Algorithmic decision-making is increasing rapidly across industries as well as in public services. By default, AI systems such as machine learning or deep learning produce outputs with no explanation or context. As the predicted outcomes turn into recommendations, decisions or direct actions, humans tend to look for justification. Explainable AI (XAI) provides cues to how and why the decision was made, helping humans to understand and interact with the AI system.
In late April, the European Commission laid out its vision of how AI technologies should be governed. The proposal meshes AI regulation with product safety rules, controls how AI systems should be developed and technically composed, introduces market supervision arrangements and gives the authorities wide-ranging powers to impose potentially crippling sanctions.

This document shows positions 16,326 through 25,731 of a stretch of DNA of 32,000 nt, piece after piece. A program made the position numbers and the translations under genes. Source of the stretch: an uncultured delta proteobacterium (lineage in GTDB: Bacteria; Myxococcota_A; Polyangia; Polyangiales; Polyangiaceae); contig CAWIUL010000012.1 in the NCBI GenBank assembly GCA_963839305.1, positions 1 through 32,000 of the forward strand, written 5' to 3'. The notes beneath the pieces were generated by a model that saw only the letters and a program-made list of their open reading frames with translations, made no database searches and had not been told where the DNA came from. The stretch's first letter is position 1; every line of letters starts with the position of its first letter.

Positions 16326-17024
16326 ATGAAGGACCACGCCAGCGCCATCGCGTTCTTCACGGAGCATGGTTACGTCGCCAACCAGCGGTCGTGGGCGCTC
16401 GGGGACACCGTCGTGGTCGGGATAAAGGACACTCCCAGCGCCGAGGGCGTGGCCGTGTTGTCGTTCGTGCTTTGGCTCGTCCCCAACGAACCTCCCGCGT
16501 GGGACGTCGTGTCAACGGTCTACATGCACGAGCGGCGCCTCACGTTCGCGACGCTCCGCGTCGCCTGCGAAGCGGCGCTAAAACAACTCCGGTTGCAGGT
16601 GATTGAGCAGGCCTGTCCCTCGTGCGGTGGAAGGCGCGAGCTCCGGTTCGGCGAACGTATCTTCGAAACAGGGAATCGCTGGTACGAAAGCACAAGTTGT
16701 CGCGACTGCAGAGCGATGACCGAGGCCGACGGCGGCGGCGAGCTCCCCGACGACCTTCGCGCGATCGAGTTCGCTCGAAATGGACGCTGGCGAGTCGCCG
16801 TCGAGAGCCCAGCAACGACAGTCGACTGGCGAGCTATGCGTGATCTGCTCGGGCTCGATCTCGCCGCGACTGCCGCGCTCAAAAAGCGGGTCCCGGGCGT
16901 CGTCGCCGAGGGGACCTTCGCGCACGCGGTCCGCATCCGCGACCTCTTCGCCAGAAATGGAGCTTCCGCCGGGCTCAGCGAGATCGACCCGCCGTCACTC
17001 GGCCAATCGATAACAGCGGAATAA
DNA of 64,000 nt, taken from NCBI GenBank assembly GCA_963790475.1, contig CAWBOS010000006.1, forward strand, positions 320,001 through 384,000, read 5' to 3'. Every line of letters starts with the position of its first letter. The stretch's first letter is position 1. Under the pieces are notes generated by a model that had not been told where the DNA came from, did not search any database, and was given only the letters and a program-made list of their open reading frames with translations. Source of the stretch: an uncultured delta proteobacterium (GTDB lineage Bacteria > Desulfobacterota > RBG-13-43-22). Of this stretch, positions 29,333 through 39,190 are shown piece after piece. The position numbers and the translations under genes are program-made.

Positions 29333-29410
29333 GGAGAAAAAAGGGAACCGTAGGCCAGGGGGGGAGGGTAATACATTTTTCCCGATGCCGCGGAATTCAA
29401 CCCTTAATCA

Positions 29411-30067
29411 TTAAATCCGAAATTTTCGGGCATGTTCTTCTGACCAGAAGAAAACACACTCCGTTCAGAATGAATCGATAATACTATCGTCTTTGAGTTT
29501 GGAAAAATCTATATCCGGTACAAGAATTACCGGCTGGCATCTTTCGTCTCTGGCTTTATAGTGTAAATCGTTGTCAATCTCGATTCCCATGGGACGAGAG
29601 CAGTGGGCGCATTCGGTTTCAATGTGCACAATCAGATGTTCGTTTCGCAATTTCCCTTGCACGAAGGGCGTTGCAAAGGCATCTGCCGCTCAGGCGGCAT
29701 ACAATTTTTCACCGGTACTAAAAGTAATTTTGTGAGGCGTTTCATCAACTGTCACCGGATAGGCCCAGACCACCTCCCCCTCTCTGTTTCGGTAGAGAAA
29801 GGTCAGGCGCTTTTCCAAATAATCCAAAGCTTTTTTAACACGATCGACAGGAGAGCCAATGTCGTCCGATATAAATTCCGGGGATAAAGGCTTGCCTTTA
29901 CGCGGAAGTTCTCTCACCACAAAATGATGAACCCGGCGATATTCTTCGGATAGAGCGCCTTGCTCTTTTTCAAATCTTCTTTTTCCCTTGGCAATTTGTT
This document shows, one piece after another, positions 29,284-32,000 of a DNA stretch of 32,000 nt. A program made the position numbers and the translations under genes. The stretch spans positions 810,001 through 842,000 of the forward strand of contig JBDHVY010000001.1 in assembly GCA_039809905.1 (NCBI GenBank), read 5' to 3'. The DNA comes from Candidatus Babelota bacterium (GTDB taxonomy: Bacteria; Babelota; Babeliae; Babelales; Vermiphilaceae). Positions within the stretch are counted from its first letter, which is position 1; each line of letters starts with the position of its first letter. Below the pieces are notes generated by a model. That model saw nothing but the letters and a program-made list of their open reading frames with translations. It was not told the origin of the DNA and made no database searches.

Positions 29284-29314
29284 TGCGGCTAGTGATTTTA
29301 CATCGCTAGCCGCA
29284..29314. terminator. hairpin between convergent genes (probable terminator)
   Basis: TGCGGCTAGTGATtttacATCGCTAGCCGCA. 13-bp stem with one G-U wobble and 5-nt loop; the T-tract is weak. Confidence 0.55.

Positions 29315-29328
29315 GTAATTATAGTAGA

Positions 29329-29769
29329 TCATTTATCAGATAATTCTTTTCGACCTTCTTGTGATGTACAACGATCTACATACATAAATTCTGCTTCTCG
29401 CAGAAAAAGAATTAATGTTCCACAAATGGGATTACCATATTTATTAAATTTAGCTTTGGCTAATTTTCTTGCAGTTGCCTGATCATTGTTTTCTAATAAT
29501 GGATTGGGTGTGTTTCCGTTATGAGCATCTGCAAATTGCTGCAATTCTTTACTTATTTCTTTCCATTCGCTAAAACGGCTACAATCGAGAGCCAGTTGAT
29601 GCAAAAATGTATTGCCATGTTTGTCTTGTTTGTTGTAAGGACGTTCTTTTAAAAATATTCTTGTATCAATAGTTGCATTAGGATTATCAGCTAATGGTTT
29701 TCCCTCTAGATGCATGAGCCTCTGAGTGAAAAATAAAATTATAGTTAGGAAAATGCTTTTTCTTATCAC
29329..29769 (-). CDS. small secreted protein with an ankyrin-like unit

At first glance, the proposal seems quite a mouthful. It is complex, appears relatively heavy-handed and imposes a host of stringent requirements on developers. But is there really a reason to be worried?